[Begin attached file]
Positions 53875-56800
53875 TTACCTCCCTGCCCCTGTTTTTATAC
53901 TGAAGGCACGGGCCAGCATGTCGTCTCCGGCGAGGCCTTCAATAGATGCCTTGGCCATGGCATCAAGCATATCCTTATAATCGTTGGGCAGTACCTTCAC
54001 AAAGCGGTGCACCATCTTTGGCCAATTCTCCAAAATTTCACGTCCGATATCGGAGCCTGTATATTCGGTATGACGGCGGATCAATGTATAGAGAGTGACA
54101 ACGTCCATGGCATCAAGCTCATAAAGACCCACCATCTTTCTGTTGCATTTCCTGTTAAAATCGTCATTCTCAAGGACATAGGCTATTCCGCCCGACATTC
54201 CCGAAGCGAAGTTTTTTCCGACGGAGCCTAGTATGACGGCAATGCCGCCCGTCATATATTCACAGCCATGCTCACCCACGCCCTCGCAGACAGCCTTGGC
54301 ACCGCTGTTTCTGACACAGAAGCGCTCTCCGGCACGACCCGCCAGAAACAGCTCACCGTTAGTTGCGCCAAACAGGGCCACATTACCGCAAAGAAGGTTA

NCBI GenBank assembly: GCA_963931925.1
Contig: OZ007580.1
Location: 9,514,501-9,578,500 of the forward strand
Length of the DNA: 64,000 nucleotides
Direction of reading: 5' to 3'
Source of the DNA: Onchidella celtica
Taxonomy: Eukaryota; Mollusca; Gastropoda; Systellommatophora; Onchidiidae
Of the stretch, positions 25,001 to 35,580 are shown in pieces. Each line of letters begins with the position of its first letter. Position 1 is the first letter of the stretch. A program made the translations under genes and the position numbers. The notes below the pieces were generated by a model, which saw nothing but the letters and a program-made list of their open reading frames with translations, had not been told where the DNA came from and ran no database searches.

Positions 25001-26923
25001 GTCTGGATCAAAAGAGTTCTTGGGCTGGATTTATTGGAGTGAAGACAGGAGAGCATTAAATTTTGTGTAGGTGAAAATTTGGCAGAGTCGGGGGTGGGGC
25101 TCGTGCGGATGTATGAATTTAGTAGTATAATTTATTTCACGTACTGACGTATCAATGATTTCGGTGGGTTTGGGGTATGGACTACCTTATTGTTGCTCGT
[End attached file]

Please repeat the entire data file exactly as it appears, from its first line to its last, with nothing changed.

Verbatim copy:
Positions 53875-56800
53875 TTACCTCCCTGCCCCTGTTTTTATAC
53901 TGAAGGCACGGGCCAGCATGTCGTCTCCGGCGAGGCCTTCAATAGATGCCTTGGCCATGGCATCAAGCATATCCTTATAATCGTTGGGCAGTACCTTCAC
54001 AAAGCGGTGCACCATCTTTGGCCAATTCTCCAAAATTTCACGTCCGATATCGGAGCCTGTATATTCGGTATGACGGCGGATCAATGTATAGAGAGTGACA
54101 ACGTCCATGGCATCAAGCTCATAAAGACCCACCATCTTTCTGTTGCATTTCCTGTTAAAATCGTCATTCTCAAGGACATAGGCTATTCCGCCCGACATTC
54201 CCGAAGCGAAGTTTTTTCCGACGGAGCCTAGTATGACGGCAATGCCGCCCGTCATATATTCACAGCCATGCTCACCCACGCCCTCGCAGACAGCCTTGGC
54301 ACCGCTGTTTCTGACACAGAAGCGCTCTCCGGCACGACCCGCCAGAAACAGCTCACCGTTAGTTGCGCCAAACAGGGCCACATTACCGCAAAGAAGGTTA

NCBI GenBank assembly: GCA_963931925.1
Contig: OZ007580.1
Location: 9,514,501-9,578,500 of the forward strand
Length of the DNA: 64,000 nucleotides
Direction of reading: 5' to 3'
Source of the DNA: Onchidella celtica
Taxonomy: Eukaryota; Mollusca; Gastropoda; Systellommatophora; Onchidiidae
Of the stretch, positions 25,001 to 35,580 are shown in pieces. Each line of letters begins with the position of its first letter. Position 1 is the first letter of the stretch. A program made the translations under genes and the position numbers. The notes below the pieces were generated by a model, which saw nothing but the letters and a program-made list of their open reading frames with translations, had not been told where the DNA came from and ran no database searches.

Positions 25001-26923
25001 GTCTGGATCAAAAGAGTTCTTGGGCTGGATTTATTGGAGTGAAGACAGGAGAGCATTAAATTTTGTGTAGGTGAAAATTTGGCAGAGTCGGGGGTGGGGC
25101 TCGTGCGGATGTATGAATTTAGTAGTATAATTTATTTCACGTACTGACGTATCAATGATTTCGGTGGGTTTGGGGTATGGACTACCTTATTGTTGCTCGT